- Braided hoses and stopping
Lots of quality brakes have kevlar braided hoses anyway. Weakest point in a crash with some brakes is the hose ends anyway but yep braids are generally more durable.
Coming from motorbikes… Traditionally what you do is, you replace 10 year old worn-out rubber hoses with braided hoses, and you replace the ancient brake fluid at the same time, oh and while you’re at it you might as well throw in new, upgraded pads. Then you go for a ride and declare that ZOMG braided hoses are teh awesum and rubber hoses suck 😉Posted 4 years agothisisnotaspoonMember
The problem with standard car/motorbike hoses is IIRC the liner is a form of rubber IIRC, which isn’t entirely resistant to brake fluid. Over 10 years or so it swells up to the point where it acts liek a valve, under pressure form the pedal it lets fluid through to allow normal braking, but not to return, so the pads dont retract and wear down in a matter of weeks. The swelling is at least partialy responsible for the spongy feel of old brakes.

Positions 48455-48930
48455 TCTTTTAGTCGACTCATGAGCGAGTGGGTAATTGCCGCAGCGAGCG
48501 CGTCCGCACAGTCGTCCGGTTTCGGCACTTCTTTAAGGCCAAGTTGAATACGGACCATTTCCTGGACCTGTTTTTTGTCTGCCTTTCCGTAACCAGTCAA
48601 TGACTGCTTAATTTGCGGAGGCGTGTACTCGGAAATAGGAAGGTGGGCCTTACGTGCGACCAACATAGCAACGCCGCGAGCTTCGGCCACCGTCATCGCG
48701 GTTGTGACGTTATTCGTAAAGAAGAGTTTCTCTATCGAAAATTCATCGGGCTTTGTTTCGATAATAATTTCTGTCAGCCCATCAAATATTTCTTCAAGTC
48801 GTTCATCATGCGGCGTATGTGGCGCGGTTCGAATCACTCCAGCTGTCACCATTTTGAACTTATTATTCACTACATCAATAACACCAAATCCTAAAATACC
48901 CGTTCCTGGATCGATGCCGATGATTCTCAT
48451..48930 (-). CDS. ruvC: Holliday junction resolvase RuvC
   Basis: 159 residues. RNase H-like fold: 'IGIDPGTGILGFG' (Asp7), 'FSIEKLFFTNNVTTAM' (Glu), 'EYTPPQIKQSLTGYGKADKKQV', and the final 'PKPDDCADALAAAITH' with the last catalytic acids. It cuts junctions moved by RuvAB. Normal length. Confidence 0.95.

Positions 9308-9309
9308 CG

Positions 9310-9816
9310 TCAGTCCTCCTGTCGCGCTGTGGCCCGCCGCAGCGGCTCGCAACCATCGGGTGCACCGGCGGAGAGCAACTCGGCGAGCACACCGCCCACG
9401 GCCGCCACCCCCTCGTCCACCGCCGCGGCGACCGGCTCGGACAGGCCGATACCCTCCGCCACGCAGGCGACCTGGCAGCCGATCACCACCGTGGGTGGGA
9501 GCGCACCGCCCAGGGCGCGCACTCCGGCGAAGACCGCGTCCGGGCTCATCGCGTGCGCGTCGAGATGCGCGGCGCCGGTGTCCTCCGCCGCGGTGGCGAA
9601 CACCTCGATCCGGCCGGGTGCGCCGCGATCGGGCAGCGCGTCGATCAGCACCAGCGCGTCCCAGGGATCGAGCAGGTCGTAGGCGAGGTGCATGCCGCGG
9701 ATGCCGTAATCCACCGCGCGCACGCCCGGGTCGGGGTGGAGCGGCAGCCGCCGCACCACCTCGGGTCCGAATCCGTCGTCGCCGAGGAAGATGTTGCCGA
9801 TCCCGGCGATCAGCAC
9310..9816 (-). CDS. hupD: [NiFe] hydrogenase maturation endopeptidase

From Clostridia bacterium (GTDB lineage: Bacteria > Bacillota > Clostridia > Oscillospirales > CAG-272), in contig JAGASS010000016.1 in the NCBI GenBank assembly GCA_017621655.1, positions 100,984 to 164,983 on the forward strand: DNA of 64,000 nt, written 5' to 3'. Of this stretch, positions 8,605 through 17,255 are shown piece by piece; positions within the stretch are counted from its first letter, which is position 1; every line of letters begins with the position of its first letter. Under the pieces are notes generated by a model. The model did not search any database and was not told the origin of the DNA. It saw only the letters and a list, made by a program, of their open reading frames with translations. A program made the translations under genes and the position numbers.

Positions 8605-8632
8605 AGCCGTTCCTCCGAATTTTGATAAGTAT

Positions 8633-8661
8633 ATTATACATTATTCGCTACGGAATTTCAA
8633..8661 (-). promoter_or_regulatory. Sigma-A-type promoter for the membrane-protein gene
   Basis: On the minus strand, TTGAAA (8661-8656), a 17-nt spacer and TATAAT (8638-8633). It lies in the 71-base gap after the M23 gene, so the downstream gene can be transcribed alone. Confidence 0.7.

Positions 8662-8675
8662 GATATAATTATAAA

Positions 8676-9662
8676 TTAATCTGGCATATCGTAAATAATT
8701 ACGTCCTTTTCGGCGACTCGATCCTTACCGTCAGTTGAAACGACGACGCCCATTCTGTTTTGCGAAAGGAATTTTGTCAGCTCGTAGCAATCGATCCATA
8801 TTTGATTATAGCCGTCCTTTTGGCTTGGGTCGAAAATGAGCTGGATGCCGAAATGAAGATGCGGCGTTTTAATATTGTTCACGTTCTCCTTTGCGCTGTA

MTB brakes are ususal a PTFE liner inside a braided casing of some sort, and you’re unlikley to keep them for 10 years.Posted 4 years agocbmotorsportMember
In cars and motorbikes the standard rubber hoses degrade with age and lose their wall stiffness, so tend to bulge slightly when the brakes are applied. Braided hoses give a better pedal/lever feel by not bulging, but probably no more than a new set of rubber ones would. The reason people put braided ones on cars/bikes is to ensure max performance, fit and forget.
I’ve never seen advanced pad wear from the use of old brake hoses tbh, and that’s in quite a few years of motorsort. 🙂Posted 4 years agojimwMember
I have two sets of Hope X2Evo’s, one braided hose, the other plain, both less than a year old. Both run with 183 rotors on the same type of wheels and tyres. I can’t tell the difference in performance, if indeed there is any. One suits the stainless frame, the other the black anodised finish. I’ m very happy with bothPosted 4 years ago
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